It has been a long time coming, but Advanta Corp.'s bankruptcy estate in December made its final payments to retail note holders, paying off 100 percent of the $140.6 million Advanta owed them when it went out of business in 2009.
Patience paid off for investors who were able to resist offers from hedge funds several years ago of 65 cents on the dollar.
"After all the letters we got offering to buy back our account, I'll bet quite a few people fell for it," said Suzi Loughery, a retired English teacher and longtime Advanta investor, "sadly, because many of them were original Teachers Service Organization members and probably needed the money."
Loughery referred to Advanta's roots in Teachers Service Organization Inc., a family-run credit union for teachers founded in 1951 by Jack Alter, father of Dennis Alter, who led the company from 1971 until its demise in 2009.
Advanta, whose biggest business was credit-card lending to small-business owners, spiraled out of control in 2008 and 2009, as the Montgomery County firm jacked up interest rates on customers to as much as 36 percent, then froze customer accounts as defaults soared.
Bankruptcy followed in November 2009, with Alter and other executives saying the filing provided the best shot at repaying 3,850 retail note holders, many of them retirees attracted to the uninsured note by interest rates that were higher than those available on certificates of deposit.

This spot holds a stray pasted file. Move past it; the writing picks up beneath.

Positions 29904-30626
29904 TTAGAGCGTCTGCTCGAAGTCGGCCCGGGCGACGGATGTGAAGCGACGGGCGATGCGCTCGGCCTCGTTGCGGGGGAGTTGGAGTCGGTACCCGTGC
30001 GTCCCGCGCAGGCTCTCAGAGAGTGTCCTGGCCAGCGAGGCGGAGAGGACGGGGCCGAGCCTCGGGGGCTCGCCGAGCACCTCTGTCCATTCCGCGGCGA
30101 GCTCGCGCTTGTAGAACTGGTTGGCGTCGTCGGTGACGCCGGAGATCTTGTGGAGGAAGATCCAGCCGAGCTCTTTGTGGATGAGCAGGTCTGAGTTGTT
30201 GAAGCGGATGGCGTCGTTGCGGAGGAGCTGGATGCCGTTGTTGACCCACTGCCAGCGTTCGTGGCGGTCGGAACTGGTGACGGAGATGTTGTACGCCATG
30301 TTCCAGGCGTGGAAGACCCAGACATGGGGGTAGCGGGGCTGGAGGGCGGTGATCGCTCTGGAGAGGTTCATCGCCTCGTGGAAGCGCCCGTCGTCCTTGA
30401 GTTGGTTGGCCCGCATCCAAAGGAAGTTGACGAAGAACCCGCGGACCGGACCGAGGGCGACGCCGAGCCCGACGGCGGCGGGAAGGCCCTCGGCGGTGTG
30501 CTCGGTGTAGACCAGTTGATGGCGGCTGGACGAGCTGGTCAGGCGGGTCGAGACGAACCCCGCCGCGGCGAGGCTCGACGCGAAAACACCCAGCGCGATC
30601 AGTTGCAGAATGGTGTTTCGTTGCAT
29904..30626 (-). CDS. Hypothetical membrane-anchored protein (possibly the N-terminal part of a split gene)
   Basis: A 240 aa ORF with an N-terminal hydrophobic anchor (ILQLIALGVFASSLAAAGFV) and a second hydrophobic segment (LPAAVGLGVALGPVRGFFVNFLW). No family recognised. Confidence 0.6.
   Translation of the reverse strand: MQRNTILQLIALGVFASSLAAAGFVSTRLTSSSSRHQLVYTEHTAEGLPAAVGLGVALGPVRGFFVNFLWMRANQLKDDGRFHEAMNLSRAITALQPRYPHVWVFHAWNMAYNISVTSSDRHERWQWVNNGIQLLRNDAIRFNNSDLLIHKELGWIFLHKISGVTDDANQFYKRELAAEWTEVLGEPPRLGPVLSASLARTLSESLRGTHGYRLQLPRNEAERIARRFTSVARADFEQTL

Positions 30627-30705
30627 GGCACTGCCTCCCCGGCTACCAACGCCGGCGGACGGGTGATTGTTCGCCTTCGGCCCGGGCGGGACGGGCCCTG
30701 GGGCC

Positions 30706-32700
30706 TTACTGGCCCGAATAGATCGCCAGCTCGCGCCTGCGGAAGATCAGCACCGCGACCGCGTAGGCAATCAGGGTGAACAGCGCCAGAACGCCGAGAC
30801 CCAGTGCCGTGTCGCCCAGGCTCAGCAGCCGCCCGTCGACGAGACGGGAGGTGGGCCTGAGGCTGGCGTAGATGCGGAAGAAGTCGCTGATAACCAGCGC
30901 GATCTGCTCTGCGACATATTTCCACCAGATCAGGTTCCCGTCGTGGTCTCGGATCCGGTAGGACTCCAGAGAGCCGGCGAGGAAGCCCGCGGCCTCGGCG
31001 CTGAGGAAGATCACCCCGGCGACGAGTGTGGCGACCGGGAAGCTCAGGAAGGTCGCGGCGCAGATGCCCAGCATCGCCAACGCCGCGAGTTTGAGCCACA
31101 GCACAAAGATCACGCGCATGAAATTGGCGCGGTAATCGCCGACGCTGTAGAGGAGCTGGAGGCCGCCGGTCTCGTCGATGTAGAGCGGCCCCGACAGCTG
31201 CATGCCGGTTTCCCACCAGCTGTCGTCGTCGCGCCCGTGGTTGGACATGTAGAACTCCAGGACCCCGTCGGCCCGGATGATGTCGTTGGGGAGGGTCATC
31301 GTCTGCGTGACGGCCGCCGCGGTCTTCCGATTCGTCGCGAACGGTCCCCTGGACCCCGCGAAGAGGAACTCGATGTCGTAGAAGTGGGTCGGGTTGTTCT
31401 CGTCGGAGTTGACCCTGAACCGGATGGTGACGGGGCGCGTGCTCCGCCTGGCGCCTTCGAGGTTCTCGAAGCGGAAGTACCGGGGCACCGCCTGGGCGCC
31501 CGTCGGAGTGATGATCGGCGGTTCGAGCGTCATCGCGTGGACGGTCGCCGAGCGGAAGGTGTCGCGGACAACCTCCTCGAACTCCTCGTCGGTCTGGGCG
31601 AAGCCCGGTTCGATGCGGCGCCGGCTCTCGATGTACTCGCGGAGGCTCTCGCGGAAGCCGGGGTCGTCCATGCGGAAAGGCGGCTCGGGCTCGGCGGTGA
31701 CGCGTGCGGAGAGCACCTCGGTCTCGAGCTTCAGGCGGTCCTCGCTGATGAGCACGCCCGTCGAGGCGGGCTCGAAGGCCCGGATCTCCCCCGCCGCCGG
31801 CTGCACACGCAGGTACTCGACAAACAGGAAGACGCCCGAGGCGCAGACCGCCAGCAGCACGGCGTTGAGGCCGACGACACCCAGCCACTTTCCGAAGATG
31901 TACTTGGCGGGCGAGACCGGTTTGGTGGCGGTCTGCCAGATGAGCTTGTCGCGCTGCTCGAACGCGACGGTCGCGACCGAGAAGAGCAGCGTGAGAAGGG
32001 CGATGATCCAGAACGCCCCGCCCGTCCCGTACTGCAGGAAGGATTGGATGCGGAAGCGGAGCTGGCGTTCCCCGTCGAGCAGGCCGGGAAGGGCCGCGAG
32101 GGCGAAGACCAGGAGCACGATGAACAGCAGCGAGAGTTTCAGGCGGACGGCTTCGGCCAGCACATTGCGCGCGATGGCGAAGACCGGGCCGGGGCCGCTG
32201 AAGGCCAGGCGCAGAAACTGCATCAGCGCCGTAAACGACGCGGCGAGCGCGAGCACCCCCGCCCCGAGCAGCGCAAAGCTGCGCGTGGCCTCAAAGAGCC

"They worked hard to implement concrete strategies in the bankruptcy that were specifically designed to ensure a full recovery to the retail note holders on their $140 million in claims," said Michael Kichline of Dechert L.L.P., who represented Alter in a cascade of lawsuits.
In March 2010, the Federal Deposit Insurance Corp. took over Advanta's banking subsidiary, which was based in Utah, predicting that the closure would cost the deposit-insurance fund $600 million.
Meanwhile, lawsuits against Alter and other officers and directors accumulated from every possible constituency - employees who were invested in company stock, note holders, and public investors in the company's stock.
Separate lawsuits involving those three groups have been settled in the last year or so for a total of $21.3 million.
The FDIC sued Alter and Advanta's vice chairman, William A. Rosoff, for $219 million in June 2013 in federal court in Philadelphia, alleging that the executives destroyed the Advanta Bank by jacking up interest rates on customer accounts in a misguided attempt to prop up earnings.
The same day, Alter and Rosoff filed a suit in Utah blaming the FDIC for the bank's failure and seeking hundreds of millions in monetary relief.
The end of that fight appears to be near.
In the fall, the executives and the FDIC reached a settlement that was being documented and should be final "in the relatively near future," Kichline said Wednesday.
The money for the final $23.7 million payment to note holders came from the sale of $27.6 million worth of unspecified assets, according to a liquidation document.
Institutional investors that are owed $96.5 million for subordinated notes have yet to receive a dime.